Is Cat6A cabling needed?

Some of the world’s premier experts on cabling looked at whether Cat 6A cables should be tested In situ, or if the ‘met by design’ standard was sufficient.

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Is Cat6A cabling needed?
By  Georgina Enzer Published  August 17, 2013

Some of the world’s premier experts on cabling looked at whether Cat 6A cables should be tested In situ, or if the ‘met by design’ standard was sufficient.

Network Middle East held the debut edition of the Network Middle East Cable Debate, featuring six top global experts in structured cabling, who debated three top cabling issues at the Marina Yacht Club in Dubai.

The first topic under debate was whether Cat 6A cables need to be tested for alien crosstalk in the field.

It is widely recognised that field-testing of AXT is time consuming and can be inconsistent. Several of the cabling standards state that Class EA, F and FA Channels is ‘met by design’ if certain coupling attenuation requirements are met. This would suggest field-testing is not required, however, the panelists had differing views.

Is alien crosstalk testing needed for Cat 6A cabling?
Alan Flatman: I would start by saying that it really depends on what cable construction is being used. If you are using screened cabling and perhaps double screened cabling like Pairs in Metal Foil individual screened pair cabling, because of the way we design and specify that, and you look at the screening effectiveness or coupling attenuation, I would say the answer is definitely not. But on the other hand, if you are using unscreened cabling, then the alien crosstalk performance is generally not as good, and I would say the answer is definitely yes.

To qualify that I would say if you are contemplating alien crosstalk testing, there are two different ways of doing it, one is by sampling, or statistical test techniques, which are specified in the standards, and the other is a 100% everything to everything testing. You don’t have enough time and money to devote to 100% testing, so it has to be statistical testing. If it is screened I would say you would not have to do it at all, it is over the top, if it is unscreened, do it carefully, do it statistically, but if things in the network change, consider redoing it.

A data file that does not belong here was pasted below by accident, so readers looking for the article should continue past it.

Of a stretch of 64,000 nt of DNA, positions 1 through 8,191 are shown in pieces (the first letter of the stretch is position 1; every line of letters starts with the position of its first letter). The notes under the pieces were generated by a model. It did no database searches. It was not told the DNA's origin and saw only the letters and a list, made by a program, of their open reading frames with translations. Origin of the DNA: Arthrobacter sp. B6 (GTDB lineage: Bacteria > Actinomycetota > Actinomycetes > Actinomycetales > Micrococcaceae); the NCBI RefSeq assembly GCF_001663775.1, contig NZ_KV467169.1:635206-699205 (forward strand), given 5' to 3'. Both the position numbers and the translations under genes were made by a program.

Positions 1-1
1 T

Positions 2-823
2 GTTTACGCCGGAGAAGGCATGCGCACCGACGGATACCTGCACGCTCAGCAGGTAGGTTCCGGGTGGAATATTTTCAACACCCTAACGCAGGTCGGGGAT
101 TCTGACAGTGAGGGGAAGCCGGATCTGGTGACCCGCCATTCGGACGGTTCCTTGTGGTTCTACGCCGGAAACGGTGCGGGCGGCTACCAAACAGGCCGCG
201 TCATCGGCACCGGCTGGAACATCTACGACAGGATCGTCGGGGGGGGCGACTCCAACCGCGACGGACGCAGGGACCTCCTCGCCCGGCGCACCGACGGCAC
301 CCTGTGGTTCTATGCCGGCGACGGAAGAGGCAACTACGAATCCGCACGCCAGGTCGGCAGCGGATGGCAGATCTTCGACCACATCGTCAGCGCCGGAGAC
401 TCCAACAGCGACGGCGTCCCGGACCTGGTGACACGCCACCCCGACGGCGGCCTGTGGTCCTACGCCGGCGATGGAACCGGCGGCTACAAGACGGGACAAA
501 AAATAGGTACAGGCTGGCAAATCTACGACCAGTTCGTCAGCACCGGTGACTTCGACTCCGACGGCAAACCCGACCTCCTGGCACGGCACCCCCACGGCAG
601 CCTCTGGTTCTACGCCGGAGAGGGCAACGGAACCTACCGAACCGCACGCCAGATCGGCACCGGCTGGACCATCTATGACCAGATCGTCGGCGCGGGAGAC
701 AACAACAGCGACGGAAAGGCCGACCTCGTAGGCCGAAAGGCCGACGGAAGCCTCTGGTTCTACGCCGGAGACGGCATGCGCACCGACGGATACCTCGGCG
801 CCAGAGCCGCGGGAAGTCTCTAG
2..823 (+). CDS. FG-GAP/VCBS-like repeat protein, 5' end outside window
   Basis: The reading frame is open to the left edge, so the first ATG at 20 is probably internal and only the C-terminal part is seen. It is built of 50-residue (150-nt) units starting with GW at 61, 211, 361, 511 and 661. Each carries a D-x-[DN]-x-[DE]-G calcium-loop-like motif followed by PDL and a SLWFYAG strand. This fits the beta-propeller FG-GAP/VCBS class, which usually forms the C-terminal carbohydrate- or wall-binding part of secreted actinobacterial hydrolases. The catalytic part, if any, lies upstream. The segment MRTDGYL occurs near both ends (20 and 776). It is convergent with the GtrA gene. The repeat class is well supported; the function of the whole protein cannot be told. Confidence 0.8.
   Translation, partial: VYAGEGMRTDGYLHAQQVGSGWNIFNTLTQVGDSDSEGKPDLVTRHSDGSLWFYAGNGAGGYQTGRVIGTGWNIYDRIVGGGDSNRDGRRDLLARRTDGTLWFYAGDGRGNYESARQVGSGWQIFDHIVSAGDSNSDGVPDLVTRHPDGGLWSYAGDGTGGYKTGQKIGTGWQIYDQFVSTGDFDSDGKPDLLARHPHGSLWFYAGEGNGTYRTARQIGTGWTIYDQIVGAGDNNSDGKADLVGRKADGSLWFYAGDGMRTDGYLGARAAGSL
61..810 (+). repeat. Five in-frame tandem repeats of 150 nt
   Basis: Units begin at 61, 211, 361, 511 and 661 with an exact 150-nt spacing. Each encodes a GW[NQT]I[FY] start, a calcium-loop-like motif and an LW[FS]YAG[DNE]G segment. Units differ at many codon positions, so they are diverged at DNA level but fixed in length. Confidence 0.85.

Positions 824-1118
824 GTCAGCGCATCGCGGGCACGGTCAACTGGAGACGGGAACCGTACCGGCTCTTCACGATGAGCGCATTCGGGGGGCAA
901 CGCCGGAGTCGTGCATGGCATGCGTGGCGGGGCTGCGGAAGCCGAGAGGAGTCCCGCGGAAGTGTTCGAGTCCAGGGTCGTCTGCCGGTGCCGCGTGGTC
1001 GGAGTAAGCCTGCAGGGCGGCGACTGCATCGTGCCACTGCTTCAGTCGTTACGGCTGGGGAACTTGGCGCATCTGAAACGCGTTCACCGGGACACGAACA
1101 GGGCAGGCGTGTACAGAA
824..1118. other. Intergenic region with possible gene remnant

There is a standard that says ‘met by design’ when it comes to alien crosstalk and coupling attenuation. How does that influence your answer in regard to shielded versus non shielded debate?

Alan Flatman: It is a detailed aspect of how we specify the cabling. There is a ‘met by design’ clause for coupling attenuation specifications which means that if the cabling has a measured margin of at least 10 or 15dB, depending on the class of cabling, over the coupling attenuation limit, then according to the standard, you assume that alien crosstalk is ‘met by design’, in other words you don’t have to test it.

Martin Rossbac: For screened systems we normally do lab testing of the coupling attenuation and we design the product so that the threshold is met. We as manufacturer of cabling systems do not offer UTP systems for 10G, so with our systems we mitigate alien crosstalk. But as cable manufacturer we also have a Cat 6A UTP cable, which is resold, and we advise people to do alien crosstalk testing for UTP systems. We just believe it is an unnecessary risk that customers take and they must test for any issues early on in the installation. It is a mistake to not do it.

What we have seen in the industry is that 6A UTP systems are installed and no one does alien crosstalk testing. It’s quite often ignored and we believe that is a mistake. A lot of internal noise can be cancelled away using intelligent technique on the chipset, but with alien crosstalk that can’t be done. If there is external noise, it can affect the application. We know that it is very tough to design true UTP cables that are immune to alien crosstalk.

Alien crosstalk is installation dependent and varies depending on the installation circumstances, and systems with little margin in the laboratory environment are not safe in the field and require testing on site. 10GBase-T is not on the market yet, but it would be this application only which would have alien crosstalk problems. So companies that have an alien crosstalk problem won’t see it today, they will only see it in four or five years.

How can end users validate that potential issues are met by design?
Stefan Ries: ‘Met by design’ is basically defined by standards. I suppose that most of the shielded twisted pair (STP) systems that are established on the market are met by design.

However, following the conversation here I disagree with what was already said. Of course, a ‘met by design’ system design can be realised for UTP. Provided that you are capable of designing a high end UTP system, you can simulate the worst case in the lab.

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